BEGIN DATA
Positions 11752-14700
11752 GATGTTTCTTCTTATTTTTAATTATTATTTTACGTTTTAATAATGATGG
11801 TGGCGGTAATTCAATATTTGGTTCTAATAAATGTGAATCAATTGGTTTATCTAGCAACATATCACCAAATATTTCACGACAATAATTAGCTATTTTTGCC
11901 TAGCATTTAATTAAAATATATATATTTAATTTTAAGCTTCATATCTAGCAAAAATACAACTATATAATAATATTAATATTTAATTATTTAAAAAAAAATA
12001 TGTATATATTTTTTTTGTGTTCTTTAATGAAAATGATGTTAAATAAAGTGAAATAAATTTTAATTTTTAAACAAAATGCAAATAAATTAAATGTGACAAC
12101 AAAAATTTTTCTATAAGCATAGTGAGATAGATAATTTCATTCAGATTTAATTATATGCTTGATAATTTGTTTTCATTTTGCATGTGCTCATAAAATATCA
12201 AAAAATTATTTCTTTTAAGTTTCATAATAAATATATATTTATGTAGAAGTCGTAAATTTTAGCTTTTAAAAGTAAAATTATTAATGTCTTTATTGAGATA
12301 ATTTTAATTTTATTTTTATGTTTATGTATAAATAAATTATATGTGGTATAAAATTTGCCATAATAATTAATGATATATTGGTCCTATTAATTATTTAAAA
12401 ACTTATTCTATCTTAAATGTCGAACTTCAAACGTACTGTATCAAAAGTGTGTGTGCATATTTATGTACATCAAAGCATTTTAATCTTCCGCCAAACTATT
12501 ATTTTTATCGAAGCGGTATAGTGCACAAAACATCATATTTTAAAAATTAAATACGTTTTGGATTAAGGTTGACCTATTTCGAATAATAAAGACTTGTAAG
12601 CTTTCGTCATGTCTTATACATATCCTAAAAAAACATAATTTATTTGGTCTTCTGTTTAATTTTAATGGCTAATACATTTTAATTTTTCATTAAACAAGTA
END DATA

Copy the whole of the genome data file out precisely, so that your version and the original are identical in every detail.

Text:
Positions 11752-14700
11752 GATGTTTCTTCTTATTTTTAATTATTATTTTACGTTTTAATAATGATGG
11801 TGGCGGTAATTCAATATTTGGTTCTAATAAATGTGAATCAATTGGTTTATCTAGCAACATATCACCAAATATTTCACGACAATAATTAGCTATTTTTGCC
11901 TAGCATTTAATTAAAATATATATATTTAATTTTAAGCTTCATATCTAGCAAAAATACAACTATATAATAATATTAATATTTAATTATTTAAAAAAAAATA
12001 TGTATATATTTTTTTTGTGTTCTTTAATGAAAATGATGTTAAATAAAGTGAAATAAATTTTAATTTTTAAACAAAATGCAAATAAATTAAATGTGACAAC
12101 AAAAATTTTTCTATAAGCATAGTGAGATAGATAATTTCATTCAGATTTAATTATATGCTTGATAATTTGTTTTCATTTTGCATGTGCTCATAAAATATCA
12201 AAAAATTATTTCTTTTAAGTTTCATAATAAATATATATTTATGTAGAAGTCGTAAATTTTAGCTTTTAAAAGTAAAATTATTAATGTCTTTATTGAGATA
12301 ATTTTAATTTTATTTTTATGTTTATGTATAAATAAATTATATGTGGTATAAAATTTGCCATAATAATTAATGATATATTGGTCCTATTAATTATTTAAAA
12401 ACTTATTCTATCTTAAATGTCGAACTTCAAACGTACTGTATCAAAAGTGTGTGTGCATATTTATGTACATCAAAGCATTTTAATCTTCCGCCAAACTATT
12501 ATTTTTATCGAAGCGGTATAGTGCACAAAACATCATATTTTAAAAATTAAATACGTTTTGGATTAAGGTTGACCTATTTCGAATAATAAAGACTTGTAAG
12601 CTTTCGTCATGTCTTATACATATCCTAAAAAAACATAATTTATTTGGTCTTCTGTTTAATTTTAATGGCTAATACATTTTAATTTTTCATTAAACAAGTA